French Auto Makers Get Government Bailout

11 February 2009

PARIS: The French government is to loan €3 billion ($3.9bn; £2.6bn) apiece to ailing auto manufacturers Peugeot–Citroen and Renault, with the funds promised as long as the three companies do not close any of their operations in the country.

According to the terms of the deal, the loans will have a lifespan of five years, and an interest rate of 6%, with Peugeot–Citroen's joint financial services arm also receiving a loan of €2bn.

Renault Trucks, which is owned by Swedish auto maker Volvo, will be given a further €500m in loans, while suppliers to the auto industry will receive some €600m in state funding.

The auto industry employs around 10% of the French workforce, and the country's president, Nicolas Sarkozy, said the loans would allow the auto makers to "prepare calmly for the future".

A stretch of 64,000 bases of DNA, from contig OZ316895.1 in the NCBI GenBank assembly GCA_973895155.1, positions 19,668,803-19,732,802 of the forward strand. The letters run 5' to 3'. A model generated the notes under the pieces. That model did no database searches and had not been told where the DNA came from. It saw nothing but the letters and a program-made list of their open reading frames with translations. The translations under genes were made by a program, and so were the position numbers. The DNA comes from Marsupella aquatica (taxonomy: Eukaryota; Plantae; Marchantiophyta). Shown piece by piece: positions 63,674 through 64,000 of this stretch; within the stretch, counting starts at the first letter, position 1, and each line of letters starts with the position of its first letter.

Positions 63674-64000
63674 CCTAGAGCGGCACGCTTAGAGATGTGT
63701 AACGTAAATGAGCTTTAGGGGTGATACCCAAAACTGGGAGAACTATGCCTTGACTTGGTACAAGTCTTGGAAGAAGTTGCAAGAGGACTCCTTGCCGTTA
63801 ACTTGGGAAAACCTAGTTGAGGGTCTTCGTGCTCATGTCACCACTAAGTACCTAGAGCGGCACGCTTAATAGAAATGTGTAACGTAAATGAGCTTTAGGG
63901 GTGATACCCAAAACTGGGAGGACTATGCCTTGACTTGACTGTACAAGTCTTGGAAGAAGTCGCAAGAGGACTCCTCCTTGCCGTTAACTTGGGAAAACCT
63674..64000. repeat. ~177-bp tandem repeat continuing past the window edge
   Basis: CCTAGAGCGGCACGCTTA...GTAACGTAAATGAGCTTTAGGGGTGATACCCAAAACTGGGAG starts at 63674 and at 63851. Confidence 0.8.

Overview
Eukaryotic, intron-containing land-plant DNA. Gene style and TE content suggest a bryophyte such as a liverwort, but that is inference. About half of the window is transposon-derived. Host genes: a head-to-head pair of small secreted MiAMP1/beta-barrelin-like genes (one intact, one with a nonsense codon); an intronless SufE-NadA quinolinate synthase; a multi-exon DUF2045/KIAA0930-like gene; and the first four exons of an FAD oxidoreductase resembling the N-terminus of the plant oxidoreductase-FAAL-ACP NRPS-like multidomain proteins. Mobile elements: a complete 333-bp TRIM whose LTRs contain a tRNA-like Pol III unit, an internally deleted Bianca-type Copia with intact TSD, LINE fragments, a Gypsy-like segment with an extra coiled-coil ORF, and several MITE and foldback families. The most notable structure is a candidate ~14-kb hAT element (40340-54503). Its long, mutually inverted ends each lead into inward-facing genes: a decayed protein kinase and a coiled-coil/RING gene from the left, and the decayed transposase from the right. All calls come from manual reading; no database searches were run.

The European Commission, however, plans to investigate the arrangements of the bailout to ensure they met European Union rules relating to competition and trade.

Says commission competition spokesman Jonathan Todd: "The commission will need to scrutinise very carefully details of the subsidies, the conditions attached, to make sure of their compliance with state aid and single market rules."

Data sourced from; additional content by WARC staff